HOUSE EVICTION - We are heartbroken and outraged by the news of a tenant in Hollywood who tragically took their own life in the face of losing their home when 2 sheriff officers, a building manager, and a locksmith showed up at their door to forcibly evict them.
Sheriffs called LAPD, they spent 6 hours preparing for a standoff, making no attempt to contact the tenant. Sheriffs referred to the tenant as a “suspect”, mobilized a multi-million dollar militarized presence into the neighborhood, evacuated neighbors, and created a stage to criminalize the eviction victim.
We don’t know the details, we don’t know the victim. However, according to the news there was a rent increase a couple of months ago. We know and understand the violence of eviction. We experience the outrageous rent increases and know the stories of landlords and corporations manipulating, threatening, and harassing tenants into self eviction. We attend court proceedings where tenants, without attorneys, confront cold-hearted and abusive judges and landlords. We witness evictions that escalate into 5150s where the Sheriffs could use their discretion and leave a vulnerable person in their home, but instead terrorize tenants and the entire neighborhood. The story becomes reduced to “a tenant in crisis.” More accurately, they are the victims of a crisis perpetuated by the city government, by the landlords, by the courts, and by the police state. People are afraid of living in the streets and being criminalized by rules like 41.18, prohibiting people from existing in public spaces. Long before the COVID-19 pandemic, people couldn’t afford their rents, and so-called affordable housing is not affordable or accessible to the poorest tenants. Tenants know that if they are evicted, there will be nowhere for them to go.
The tenant who died today was not a suspect. Living in their home was not a crime. The crisis forced them into a position where they felt they needed to choose to take their own life as opposed to living a life without shelter. The blame for this loss of life lies with the state who has made it illegal to live on the street; who refuses to provide protections for tenants in danger of losing their housing; and who contract out their armed forces to landlords criminalizing tenants who can’t pay rents that are based on arbitrary and speculative markets.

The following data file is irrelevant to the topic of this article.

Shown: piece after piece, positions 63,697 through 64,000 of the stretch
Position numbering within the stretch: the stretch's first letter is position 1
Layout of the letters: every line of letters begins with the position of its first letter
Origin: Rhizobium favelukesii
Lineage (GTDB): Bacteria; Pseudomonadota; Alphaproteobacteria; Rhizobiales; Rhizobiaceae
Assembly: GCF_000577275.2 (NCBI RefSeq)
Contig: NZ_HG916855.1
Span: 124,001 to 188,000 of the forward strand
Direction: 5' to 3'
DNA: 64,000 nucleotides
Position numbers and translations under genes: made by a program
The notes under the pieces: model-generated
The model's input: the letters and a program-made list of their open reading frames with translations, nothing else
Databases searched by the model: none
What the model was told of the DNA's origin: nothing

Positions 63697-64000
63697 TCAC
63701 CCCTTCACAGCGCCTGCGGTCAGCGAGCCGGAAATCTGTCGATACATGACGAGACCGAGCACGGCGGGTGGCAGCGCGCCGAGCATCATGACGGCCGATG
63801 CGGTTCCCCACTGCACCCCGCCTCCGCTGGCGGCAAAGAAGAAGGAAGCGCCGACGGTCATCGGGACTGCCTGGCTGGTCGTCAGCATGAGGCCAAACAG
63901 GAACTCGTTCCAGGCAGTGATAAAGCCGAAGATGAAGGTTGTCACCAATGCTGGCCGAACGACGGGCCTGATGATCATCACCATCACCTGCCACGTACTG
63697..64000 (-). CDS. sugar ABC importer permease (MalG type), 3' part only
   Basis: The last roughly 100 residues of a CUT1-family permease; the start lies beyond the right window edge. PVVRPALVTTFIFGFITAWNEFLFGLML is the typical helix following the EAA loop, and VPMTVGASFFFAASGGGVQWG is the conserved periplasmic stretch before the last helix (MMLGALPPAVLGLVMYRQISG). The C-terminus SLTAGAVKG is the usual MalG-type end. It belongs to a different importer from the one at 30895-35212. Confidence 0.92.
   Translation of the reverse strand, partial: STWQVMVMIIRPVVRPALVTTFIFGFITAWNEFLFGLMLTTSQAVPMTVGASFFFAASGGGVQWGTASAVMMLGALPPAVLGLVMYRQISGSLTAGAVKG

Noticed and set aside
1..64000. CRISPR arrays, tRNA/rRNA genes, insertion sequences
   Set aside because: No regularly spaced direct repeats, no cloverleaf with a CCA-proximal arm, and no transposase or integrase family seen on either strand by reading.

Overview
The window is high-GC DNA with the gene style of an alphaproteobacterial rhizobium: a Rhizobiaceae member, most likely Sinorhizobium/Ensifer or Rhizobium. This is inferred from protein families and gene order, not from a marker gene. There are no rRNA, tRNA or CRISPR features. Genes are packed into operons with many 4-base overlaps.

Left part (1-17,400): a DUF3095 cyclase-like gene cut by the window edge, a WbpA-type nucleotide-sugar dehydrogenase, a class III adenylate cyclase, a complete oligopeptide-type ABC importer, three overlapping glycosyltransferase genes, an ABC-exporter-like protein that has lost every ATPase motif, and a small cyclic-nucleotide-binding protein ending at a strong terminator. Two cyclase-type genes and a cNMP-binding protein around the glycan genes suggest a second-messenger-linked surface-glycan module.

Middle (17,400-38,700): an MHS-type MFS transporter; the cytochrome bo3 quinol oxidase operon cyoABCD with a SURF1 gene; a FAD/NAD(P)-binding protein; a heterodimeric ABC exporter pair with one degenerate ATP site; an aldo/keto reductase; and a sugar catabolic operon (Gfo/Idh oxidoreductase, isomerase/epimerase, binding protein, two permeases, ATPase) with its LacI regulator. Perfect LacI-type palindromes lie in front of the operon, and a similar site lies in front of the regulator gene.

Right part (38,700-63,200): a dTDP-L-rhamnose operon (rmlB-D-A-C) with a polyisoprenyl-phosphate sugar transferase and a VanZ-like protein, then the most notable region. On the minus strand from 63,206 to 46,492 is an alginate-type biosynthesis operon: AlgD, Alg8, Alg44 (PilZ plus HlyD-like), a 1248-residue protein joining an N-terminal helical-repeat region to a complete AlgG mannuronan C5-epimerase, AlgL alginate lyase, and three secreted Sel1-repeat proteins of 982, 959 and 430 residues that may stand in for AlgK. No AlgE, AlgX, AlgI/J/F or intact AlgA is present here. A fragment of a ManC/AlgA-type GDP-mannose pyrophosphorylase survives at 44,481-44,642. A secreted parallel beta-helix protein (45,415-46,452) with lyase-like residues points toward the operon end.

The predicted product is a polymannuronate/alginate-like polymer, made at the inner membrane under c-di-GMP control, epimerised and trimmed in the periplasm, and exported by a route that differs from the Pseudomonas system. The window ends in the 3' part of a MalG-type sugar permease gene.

There are thousands of empty apartments and empty lots in Los Angeles, where people without homes could live. Outside of emergency protections there is no help for senior citizens, the sick and disabled, and the unemployed who cannot pay rent. But more importantly there is no leadership from the city to boldly confront the problem. There is no more time for business as usual.
We blame this death on the Sheriffs, the city government, greedy landlords and corporations that live off our wages. We blame the media that refuses to question the nature of the crisis and continues promoting already failed solutions. We blame this death on the system that continues to produce this violence without seriously looking for a solution.
For the tenants of Los Angeles we have the following message: The right to housing is universal. Nobody should be pushed out of their home and into the street. This is not an isolated situation. Thousands of families are in danger of eviction, every day across the city. We must come together and organize as tenants in our buildings and as members of our neighborhoods. We must protect each other and organize to build the power to defend our homes together.
We Will Protect Each Other, We Will Defend Our Homes Together!!
(The LA Tenants Union is a diverse, tenant-led movement fighting for the human right to housing for all.)